These reflections are not about decaf coffee.
Though caffeine can help you become alert, it doesn't replace sleep. Caffeine increases the release of catecholamines which can make your heart beat faster, send more blood to your muscles and tell your liver to release sugar into the bloodstream for energy. The effects of caffeine, including how long it lasts and how much it boosts your energy, vary from person to person, depending on individual tolerance, genetics, and other physiological factors. But generally, caffeine lasts about five to six hours in the body before wearing off. Women taking birth control pills and/or are between ovulation and the beginning of menstruation take about twice as long to process the caffeine, while regular smokers' bodies process caffeine in half the time.
The following comments are substantiated, but not proven; and many other factors may be involved.
There are benefits to drinking coffee.
In 2014, researchers gathered data on over 48,000 people and found that those who drank three to four cups a day for four years had an 11 percent lower risk of type II diabetes than those who drank two cups or less daily.
Italian researchers found that people who drink three cups per day might have a 50 percent lower risk of liver cancer.
A moderate intake of coffee may enhance weight loss, and increase cognitive function and alertness. A moderate intake of coffee can enhance long-term memory, and slow the mental decline that comes with age.
Various studies show that men who drink over four cups of coffee daily might have a five-fold lower risk of Parkinson's than those who do not.
The findings of a 2017 study suggested that lifelong coffee consumption may reduce the risk of developing depression and cognitive conditions such as Alzheimer's.
A 2012 study concluded that drinking at least two 8-ounce doses daily may reduce heart failure.
Compared with drinking less than one cup a day, other studies have linked the consumption of three cups of coffee a day with a 21 percent percent lower risk of developing basal cell carcinoma in women, and a 10 percent lower risk in men.
A study of 217,883 participants determined that drinking more coffee lowered the risk of developing kidney-stones.
In a study of 968,432 men and women, participants who drank four cups of coffee a day had a 49 percent lower risk of death from oral cancer, compared with those who drank no coffee at all or only an occasional cup. Drinking coffee also lowers the risk of various other cancers.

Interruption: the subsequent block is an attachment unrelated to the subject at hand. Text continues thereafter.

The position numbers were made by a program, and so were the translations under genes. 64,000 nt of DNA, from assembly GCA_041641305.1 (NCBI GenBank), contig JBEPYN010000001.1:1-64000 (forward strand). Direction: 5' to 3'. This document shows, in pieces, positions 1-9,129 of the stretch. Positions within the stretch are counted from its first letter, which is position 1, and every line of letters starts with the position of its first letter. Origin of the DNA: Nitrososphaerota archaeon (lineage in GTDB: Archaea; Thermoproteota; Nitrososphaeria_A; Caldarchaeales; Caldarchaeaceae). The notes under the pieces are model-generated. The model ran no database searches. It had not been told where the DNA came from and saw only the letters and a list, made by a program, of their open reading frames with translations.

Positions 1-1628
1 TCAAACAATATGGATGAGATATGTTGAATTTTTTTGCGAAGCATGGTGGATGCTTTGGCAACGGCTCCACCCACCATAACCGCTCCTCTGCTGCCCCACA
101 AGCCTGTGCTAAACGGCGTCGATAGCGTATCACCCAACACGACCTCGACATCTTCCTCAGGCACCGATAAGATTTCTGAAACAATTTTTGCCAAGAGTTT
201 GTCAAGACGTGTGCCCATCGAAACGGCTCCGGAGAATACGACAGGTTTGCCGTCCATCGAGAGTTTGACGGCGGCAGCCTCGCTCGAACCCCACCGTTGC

Data for 34,670 women without a history of cardiovascular disease in Sweden indicated that women who drank more than one cup of coffee per day had a 22 percent to 25 percent lower risk of stroke compared with women who drank less.
There are detriments to drinking coffee.
Whether people drink one cup of mild coffee or four cups of strong brew daily, when they stop getting their daily boosts the effects of caffeine withdrawal develop between 12 to 24 hours after the last dose. The most common symptom is a headache; but symptoms can include depression, fatigue, lethargy, irritability, nausea, and vomiting. Those symptoms can last three to 10 days.
Anxiety, irritability, and depression sometimes occur in conjunction with drinking coffee.
Caffeine may have a negative impact on pregnancy, fertility, glucose control, and other aspects of health. There is some evidence that caffeine may impair insulin action, leading to a detectable rise in blood sugar levels.
Some research suggests that caffeine hinders activity in the fallopian tubes. This could mean caffeine reduces a woman's chances of becoming pregnant, so pregnant women should limit their daily coffee intake to one cup.
Drinking six or more caffeinated beverages in 24 hours has been associated with an almost four-fold increase in the risk of recurrent gout attacks.
A study involving 1,356 women suggest those who drink three or more cups of coffee daily have a 70 percent higher chance of bladder problems.
Consuming coffee within six hours before bedtime can disrupt sleep in some people.
Caffeine increases the release of acid in the stomach, sometimes leading to an upset stomach or heartburn. Caffeine may also interact with diuretics, estrogens, valproate, and other medications.
Anyone wishing to give up coffee should reduce it gradually over a few weeks.
End Notes: Individuals may react differently to any stimulus. I drink 2-3 cups of mild coffee daily -- often sipping the last drop just before bed-time. It doesn't disrupt my sleep.
-- Gene Linzey is a speaker, author and mentor. Send comments and questions to firstname.lastname@example.org. Visit his website at www.genelinzey.com. The opinions expressed are those of the author.
Editorial on 09/18/2019
Print Headline: Coffee is in the news (part 2)